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Saturday, July 10, 2010

Wine Dogs Discover There's No Place Like Hume

Hume Vineyards

Hume, Virginia

Actually, owners Stéphane and Andrea Baldi are quite modest about their new venture. Their website humbly suggests “If you have time, please stop by and say hello.” On July 10, Munchkin and Pomeroy took them up on their invitation, landing four-square at the winery's grand opening celebration.

Stéphane told the Wine Dogs that making wine has been in the back of his head for over 10 years. You could say wine runs through the veins of this ex-pat Frenchman. Born in Paris, he moved to the Loire Valley at an early age. Growing up, Stéphane helped with the grape harvest at the family farm in Burgundy. The hard labor inspired, rather than discouraged him.

Stéphane crossed the Atlantic to study in the United States, where French cynicism gave way to American optimism. He met Andrea – a fellow social science researcher who shared his dream.

After much searching, the couple found a run-down cattle farm (one of the oldest in Hume), where they were married and planted their first grapes – Chambourcin.

Three years later, their labors and their vines are bearing fruit.

The property's picturesque white farmhouse has been restored and expanded to serve as a full-time home and office for Stéphane and Andrea.

They are joined by Annie Oakley, a yellow lab, and Watson, an English Shepherd,
who love their new career as winery dogs.

Seven acres are under vine, and Stéphane plans to add six more this year. Two of those acres will be Grenache, the first the Wine Dogs have heard of this Southern Rhone classic being planted in Virginia. The eventual goal is to produce all of Hume’s wines from estate fruit; grapes for the current vintages come from Breaux, where Stéphane has been working with winemaker Dave Collins.

There were a few bumps along the road to opening day. The silo barn Stéphane was restoring for the tasting room toppled under the weight of the snow from the winter’s blizzards (the barn can be seen in the painting by Andrea’s mother, who teaches art).

So a new facility was built from scratch, incorporating wood from the old red barn for the bar and using the red tin roof for wainscoting to lend a rustic feel.
The newly varnished wood floors had barely dried when the guests begin pouring in, spilling out onto the deck with its pleasant breeze and filling the picnic tables along the vineyard (thoughtfully furnished with umbrellas for shade). By the end of its opening weekend, Hume Winery had welcomed and wined more than 500 people and quite a few pets.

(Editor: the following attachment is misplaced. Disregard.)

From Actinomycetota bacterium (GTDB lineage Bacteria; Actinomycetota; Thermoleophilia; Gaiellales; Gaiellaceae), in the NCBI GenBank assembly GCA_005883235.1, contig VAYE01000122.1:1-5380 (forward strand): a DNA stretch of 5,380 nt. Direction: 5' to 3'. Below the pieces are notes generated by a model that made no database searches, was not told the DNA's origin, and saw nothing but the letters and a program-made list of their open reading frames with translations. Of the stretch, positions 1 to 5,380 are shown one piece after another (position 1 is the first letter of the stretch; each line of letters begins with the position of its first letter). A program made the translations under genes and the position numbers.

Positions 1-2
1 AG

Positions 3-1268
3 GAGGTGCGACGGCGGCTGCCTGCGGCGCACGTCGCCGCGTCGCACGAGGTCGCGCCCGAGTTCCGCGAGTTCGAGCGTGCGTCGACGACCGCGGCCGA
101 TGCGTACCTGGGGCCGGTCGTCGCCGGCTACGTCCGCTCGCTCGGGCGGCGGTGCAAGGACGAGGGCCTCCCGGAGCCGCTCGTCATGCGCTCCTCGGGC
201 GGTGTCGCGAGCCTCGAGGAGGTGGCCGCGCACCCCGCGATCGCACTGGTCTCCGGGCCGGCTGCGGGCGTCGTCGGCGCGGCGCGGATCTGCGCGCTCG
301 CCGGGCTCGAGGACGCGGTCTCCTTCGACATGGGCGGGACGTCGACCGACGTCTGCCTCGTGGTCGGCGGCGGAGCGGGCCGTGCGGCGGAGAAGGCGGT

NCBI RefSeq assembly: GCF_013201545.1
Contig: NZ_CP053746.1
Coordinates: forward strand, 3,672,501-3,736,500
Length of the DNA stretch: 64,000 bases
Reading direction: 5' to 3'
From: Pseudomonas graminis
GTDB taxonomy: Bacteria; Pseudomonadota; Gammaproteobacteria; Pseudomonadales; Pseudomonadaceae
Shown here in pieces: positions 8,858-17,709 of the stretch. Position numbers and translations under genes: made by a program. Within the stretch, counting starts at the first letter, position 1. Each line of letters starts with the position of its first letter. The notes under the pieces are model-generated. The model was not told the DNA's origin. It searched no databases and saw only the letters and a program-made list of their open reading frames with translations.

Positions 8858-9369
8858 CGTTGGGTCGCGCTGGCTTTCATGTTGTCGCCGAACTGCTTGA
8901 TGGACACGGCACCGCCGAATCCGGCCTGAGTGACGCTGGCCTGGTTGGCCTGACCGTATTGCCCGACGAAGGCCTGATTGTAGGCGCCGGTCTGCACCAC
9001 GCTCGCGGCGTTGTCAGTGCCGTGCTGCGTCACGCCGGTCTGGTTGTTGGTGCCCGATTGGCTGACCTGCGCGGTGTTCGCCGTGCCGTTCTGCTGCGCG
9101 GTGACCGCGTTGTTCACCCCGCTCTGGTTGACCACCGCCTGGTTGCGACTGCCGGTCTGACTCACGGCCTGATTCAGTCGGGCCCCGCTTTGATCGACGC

Among them were friends from the Baldis’ Eastern Market days, family (Andrea’s parents – in from Boston), and a few of the new neighbors, including John Delmare from up the road at Rappahannock Cellars. In addition to the Wine Dogs, Molly from Flavor Magazine was on-hand to chronicle the big day.

Inside, Stéphane poured four wines. Hume’s Vidal Blanc set Pomeroy’s white tail wagging wildly in approval. The Vouvray-style (Stéphane’s Loire Valley roots in evidence) preserves the floral aroma while the one percent residual sugar lends a hint of sweetness that nicely balances the grapefruit flavors. The Wine Dogs found it wonderfully refreshing choice for the dog days of summer.

Hume’s Chambourcin is a richer wine than usually seen from this hybrid grape, with a deep purple color and a jammy mouth feel that a Wine Dog can sink her teeth into. Munchkin gave it two enthusiastic paws up. A second bottling of Chambourcin, from estate grapes, will be released later this summer.

Detour – Hume’s Bordeaux blend – is predominantly Cabernet Sauvignon tempered with Merlot (15%). The result is a rich nose with a hint of tobacco, tannins on the tongue, and a long finish. This is a wine that gets better and better as it opens up and breathes (swirl heavily or decant; better still, lay it down for a couple of years then de-cork and enjoy a pleasant detour from your daily life).

The Cabernet Sauvignon (with 5% Cabernet Franc) is more of a “drink now” wine. It has a garnet hue, and a touch of pepper to add a savory finish. Pomeroy considered it the pick of the litter.

Hume’s wines are as distinctive as their label, a graphic depiction of the main crossroads of the tiny Fauquier County village that gives both name and location to the winery. Stéphane chose a California designer who works for several wineries in the Santa Barbara area. When the designer told colleagues on the West Coast he was “working for Virginia,” they asked, “Virginia who?”

GRRRRR, growl the Wine Dogs. Virginia is THE up and coming wine-producing region, thanks to the state’s growing inventory of top-quality farm wineries like Hume Vineyards.


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Thanks on a great article! Hoping to see you back soon.

Stephane

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